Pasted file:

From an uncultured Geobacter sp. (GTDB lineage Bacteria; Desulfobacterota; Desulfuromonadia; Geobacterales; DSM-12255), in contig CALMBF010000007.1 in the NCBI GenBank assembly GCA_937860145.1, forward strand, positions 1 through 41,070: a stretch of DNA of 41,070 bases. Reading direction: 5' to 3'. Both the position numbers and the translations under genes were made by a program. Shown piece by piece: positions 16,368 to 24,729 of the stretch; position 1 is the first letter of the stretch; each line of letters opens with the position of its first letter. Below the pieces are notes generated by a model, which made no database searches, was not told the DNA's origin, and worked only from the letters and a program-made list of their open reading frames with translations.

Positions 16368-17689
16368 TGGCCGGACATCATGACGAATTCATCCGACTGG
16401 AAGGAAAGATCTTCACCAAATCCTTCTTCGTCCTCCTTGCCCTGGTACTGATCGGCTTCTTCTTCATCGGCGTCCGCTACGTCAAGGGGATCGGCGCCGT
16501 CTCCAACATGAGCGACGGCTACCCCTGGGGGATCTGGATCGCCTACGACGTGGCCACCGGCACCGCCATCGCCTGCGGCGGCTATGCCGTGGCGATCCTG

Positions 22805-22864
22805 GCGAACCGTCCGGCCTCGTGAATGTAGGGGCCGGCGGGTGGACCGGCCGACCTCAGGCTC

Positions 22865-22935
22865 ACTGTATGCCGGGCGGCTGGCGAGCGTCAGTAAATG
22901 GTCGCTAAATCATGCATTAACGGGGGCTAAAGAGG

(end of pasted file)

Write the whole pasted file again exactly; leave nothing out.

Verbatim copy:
From an uncultured Geobacter sp. (GTDB lineage Bacteria; Desulfobacterota; Desulfuromonadia; Geobacterales; DSM-12255), in contig CALMBF010000007.1 in the NCBI GenBank assembly GCA_937860145.1, forward strand, positions 1 through 41,070: a stretch of DNA of 41,070 bases. Reading direction: 5' to 3'. Both the position numbers and the translations under genes were made by a program. Shown piece by piece: positions 16,368 to 24,729 of the stretch; position 1 is the first letter of the stretch; each line of letters opens with the position of its first letter. Below the pieces are notes generated by a model, which made no database searches, was not told the DNA's origin, and worked only from the letters and a program-made list of their open reading frames with translations.

Positions 16368-17689
16368 TGGCCGGACATCATGACGAATTCATCCGACTGG
16401 AAGGAAAGATCTTCACCAAATCCTTCTTCGTCCTCCTTGCCCTGGTACTGATCGGCTTCTTCTTCATCGGCGTCCGCTACGTCAAGGGGATCGGCGCCGT
16501 CTCCAACATGAGCGACGGCTACCCCTGGGGGATCTGGATCGCCTACGACGTGGCCACCGGCACCGCCATCGCCTGCGGCGGCTATGCCGTGGCGATCCTG

Positions 22805-22864
22805 GCGAACCGTCCGGCCTCGTGAATGTAGGGGCCGGCGGGTGGACCGGCCGACCTCAGGCTC

Positions 22865-22935
22865 ACTGTATGCCGGGCGGCTGGCGAGCGTCAGTAAATG
22901 GTCGCTAAATCATGCATTAACGGGGGCTAAAGAGG